Corporate pumpkin pie shakes can’t compete with seasonal, regional eats

Illustration by Chuck Kerr
Illustration by Chuck Kerr

As the season turns, so have fast-food menus. Food conglomerates are rushing out their uniquely seasonal offerings to cater to our desire for the tastes of fall: pumpkin, cinnamon, spice, peppermint, cream, salted caramel, and apple; drinks, shakes, coffee beverages, parfaits, cookies, cakes, and pies. Yes, the seasons have been co-opted and customers are loving every bite.

Sonic’s Pumpkin Pie Shake is “an indulgent hand-mixed shake made with real ice cream, real pumpkin, nutmeg, and cinnamon blended with pie crust pieces, finished with whipped topping and more pie crust pieces.” Even if it’s not homemade by mom or grandma, people are still eager to get their hands on the nostalgic flavors of this pie-in-a-cup. But those nostalgic flavors also come with huge nutritional drawbacks: namely, lots of added sugars and conventional dairy. Starbucks’ Pumpkin Spice Latte has acquired a cult following since it became available eight years ago, and devotees anxiously wait for the drink to be re-featured, even posting love notes and messages on the company’s Facebook page (“heaven in one cup,” “my crack,” “old friend,” and “soooooooo goooooooooood”). Again, many of these “seasonally inspired” flavored drinks have drawbacks including price (imagine how many dollars three Venti frappuccinos per week would run you for an entire year), calories and carbohydrates, and any potential ailments brought on by artificial colors, flavors, dairy hormones, or pesticides. A large Sonic Chocolate Creme Pie Shake, for example, weighs in at 1,150 calories and a whopping 137 grams of sugar — more than six times the daily 20 grams recommended for adult women by the American Heart Association.

Although eating seasonally has seen a recent resurgence among trendy health foodies and whole-food advocates, we sometimes forget the practice actually shaped humanity; long before Starbucks imagined an autumn-inspired Salted Caramel Mocha Frappuccino, people were forced to eat what was in season in order to survive. “The reason organic food producers industrialized was so they could meet the expectations of the supermarket shopper or, as I prefer to think of it, the industrial eater, which is to say most of us,” writes real food activist and author Michael Pollan. “The industrial eater has come to expect strawberries 12 months of the year.”

While the “seasonal flavors” of fast-food boxes are often chemically concocted extracts and additives meant to entice our senses while overloading our bodies, fortunately eating real, whole, seasonal foods can be just as affordable — not to mention, considerably more healthful and delicious. Pork in fall, for example, has its own flavor. “Because our hogs are pastured and encouraged to forage for plants, different seasons produce different flavors,” write Kelley and Mark Escobedo of South Texas Heritage Pork (located near Floresville). “Over the long hot summer the mesquite tree produces lots of beans, which the hogs love to eat. The beans are sweet, which enhances the flavor of the pork.”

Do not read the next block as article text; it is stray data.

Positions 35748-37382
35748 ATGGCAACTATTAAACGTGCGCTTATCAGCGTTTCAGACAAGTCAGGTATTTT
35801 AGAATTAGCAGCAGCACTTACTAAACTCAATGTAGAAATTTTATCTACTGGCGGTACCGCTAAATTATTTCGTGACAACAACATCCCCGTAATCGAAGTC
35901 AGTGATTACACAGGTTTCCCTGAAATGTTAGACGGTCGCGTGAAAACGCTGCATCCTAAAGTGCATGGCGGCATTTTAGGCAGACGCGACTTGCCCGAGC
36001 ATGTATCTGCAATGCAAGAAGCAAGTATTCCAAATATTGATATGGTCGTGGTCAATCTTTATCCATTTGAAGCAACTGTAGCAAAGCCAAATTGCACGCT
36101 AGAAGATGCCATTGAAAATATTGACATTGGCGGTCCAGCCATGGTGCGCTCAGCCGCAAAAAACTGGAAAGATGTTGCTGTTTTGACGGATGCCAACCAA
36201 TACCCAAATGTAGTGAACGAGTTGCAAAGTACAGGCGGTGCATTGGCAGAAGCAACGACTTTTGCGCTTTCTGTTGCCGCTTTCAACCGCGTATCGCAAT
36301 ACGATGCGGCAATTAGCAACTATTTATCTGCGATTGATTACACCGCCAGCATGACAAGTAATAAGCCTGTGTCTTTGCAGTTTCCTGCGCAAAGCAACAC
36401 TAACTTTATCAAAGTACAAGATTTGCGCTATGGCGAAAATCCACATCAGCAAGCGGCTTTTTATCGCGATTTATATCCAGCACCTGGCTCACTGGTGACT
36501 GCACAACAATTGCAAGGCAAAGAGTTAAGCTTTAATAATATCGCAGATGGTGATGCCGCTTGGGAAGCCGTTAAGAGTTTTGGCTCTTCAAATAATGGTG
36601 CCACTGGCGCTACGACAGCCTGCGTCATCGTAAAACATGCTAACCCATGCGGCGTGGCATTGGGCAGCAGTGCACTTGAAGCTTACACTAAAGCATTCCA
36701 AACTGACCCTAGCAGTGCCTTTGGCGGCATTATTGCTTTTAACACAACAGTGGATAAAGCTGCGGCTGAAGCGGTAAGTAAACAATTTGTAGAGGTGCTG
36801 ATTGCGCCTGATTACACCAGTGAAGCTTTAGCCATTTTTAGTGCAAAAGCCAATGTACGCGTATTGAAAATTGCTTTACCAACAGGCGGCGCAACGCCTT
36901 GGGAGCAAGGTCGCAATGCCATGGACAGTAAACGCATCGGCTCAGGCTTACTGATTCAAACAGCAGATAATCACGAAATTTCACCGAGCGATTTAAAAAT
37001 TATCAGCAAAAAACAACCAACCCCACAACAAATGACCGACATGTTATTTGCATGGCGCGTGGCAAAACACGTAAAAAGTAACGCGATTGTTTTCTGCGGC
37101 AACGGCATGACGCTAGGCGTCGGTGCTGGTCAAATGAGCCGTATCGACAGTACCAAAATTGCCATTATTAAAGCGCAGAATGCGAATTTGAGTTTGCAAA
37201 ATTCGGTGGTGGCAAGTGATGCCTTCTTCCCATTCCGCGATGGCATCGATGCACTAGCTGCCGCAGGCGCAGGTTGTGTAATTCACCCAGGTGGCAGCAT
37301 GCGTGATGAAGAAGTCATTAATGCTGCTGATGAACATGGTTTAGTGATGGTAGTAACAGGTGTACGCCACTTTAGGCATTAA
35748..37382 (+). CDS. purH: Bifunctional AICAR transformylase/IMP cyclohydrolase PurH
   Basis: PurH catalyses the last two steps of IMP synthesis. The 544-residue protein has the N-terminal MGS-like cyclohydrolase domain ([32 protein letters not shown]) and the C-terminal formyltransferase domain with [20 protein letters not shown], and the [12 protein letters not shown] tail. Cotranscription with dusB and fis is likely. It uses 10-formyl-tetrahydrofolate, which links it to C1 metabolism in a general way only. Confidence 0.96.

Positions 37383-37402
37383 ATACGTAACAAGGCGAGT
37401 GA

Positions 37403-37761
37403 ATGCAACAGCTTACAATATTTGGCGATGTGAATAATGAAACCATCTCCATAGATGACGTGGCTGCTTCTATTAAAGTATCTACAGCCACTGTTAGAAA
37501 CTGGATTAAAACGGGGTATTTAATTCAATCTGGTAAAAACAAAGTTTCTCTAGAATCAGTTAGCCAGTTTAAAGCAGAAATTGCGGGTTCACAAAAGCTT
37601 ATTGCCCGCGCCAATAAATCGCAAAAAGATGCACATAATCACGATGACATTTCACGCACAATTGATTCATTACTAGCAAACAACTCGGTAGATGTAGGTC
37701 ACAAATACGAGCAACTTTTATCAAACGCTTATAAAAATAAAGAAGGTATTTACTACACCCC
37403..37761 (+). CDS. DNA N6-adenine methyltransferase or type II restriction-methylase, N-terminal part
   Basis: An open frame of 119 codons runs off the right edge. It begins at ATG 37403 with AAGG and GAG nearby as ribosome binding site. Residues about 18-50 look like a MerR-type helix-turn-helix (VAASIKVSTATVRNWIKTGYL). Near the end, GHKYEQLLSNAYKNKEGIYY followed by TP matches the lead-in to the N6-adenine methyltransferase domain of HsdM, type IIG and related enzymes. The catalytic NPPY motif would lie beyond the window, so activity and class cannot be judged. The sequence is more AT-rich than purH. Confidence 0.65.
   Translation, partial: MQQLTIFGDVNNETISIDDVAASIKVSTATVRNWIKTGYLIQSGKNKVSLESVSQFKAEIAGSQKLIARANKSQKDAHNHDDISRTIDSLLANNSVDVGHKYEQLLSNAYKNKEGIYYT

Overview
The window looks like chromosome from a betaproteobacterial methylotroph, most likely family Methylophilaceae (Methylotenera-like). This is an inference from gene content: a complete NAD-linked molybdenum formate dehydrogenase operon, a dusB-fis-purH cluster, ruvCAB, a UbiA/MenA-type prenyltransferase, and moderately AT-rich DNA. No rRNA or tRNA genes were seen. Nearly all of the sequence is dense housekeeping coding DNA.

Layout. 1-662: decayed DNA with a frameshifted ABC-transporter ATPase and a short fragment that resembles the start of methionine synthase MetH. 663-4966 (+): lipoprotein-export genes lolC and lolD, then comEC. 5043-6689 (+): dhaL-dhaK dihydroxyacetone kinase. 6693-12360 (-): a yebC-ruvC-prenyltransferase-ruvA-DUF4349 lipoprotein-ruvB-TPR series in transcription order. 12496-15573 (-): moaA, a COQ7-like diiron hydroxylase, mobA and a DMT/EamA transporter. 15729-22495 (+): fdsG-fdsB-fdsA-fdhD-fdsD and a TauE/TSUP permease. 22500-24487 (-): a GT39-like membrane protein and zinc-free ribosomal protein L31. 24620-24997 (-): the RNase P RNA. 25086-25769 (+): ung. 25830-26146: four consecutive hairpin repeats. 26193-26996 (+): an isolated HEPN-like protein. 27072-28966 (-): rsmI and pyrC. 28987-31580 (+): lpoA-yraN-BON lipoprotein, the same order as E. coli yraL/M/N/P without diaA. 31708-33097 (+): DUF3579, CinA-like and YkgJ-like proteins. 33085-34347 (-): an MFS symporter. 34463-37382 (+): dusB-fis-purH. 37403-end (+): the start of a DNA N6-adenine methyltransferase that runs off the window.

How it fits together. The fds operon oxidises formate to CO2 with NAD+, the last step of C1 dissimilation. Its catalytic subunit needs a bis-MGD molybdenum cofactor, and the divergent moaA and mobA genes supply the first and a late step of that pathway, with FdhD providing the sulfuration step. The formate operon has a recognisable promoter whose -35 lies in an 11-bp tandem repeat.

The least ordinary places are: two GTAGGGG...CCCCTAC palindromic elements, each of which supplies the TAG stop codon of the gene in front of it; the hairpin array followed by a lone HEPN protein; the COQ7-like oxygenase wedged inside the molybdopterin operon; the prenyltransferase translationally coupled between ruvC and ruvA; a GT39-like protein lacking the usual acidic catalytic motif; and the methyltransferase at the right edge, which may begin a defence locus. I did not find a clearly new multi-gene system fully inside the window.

If pastured, antibiotic- and hormones-free meat seems too costly up front, you can buy pork bones from the Escobedos for just a few dollars and make several quarts of homemade stock. Use it in fall soups, stews, and as a liquid in bean and grain preparation or braising vegetables. Find South Texas Heritage Pork at the Pearl and Quarry farmer’s markets on weekends.

My Father’s Farm, a chemical-free farm, has been faithfully bringing their store of squash, gourds, and root vegetables for the last few months to the Pearl and Quarry farmer’s markets. Because the farm is chemical-free — yet not certified organic, a lengthy and costly process — customers can find healthy foods for less cost.

If farmer’s markets aren’t up your alley, take a second look at local grocery stores. Neighborhood grocers consistently offer a variety of seasonal produce, which usually will not be marked or labeled as in season. Sprouts (8101 Callaghan) carries an organic selection of seasonal apples and greens, including kale, collard greens, and beets (greens on top). Whole Foods Market (255 E Basse, Ste 130) is spotlighting local organic okra (a warm season crop) from regional growers like the Martinez Family Farm and Johnson’s Backyard Garden. And there’s always good old H-E-B, which, believe it or not, has its own fair share of organic seasonal eats, including radishes (technically a fall-to-spring crop), cabbage, and lettuces for affordable prices.

Sure, our tastes for seasonal fare sometimes lead to cravings for heavy and sugary convenience foods. But we don’t have to give in to a gut-busting item at a fast food chain to get our pumpkin, caramel, cinnamon, or peppermint fix. Eating real foods in season is part of being human and a way of life for our species since we came into being. Getting in touch with this food heritage simply requires a bit more thoughtfulness and resourcefulness when shopping. Shop small and local — hit up farmer’s markets, grocery stores, and local farms and purveyors. Get familiar with produce that’s in season now and choose to grow your own, purchase from those who do, or simply make it yourself. •

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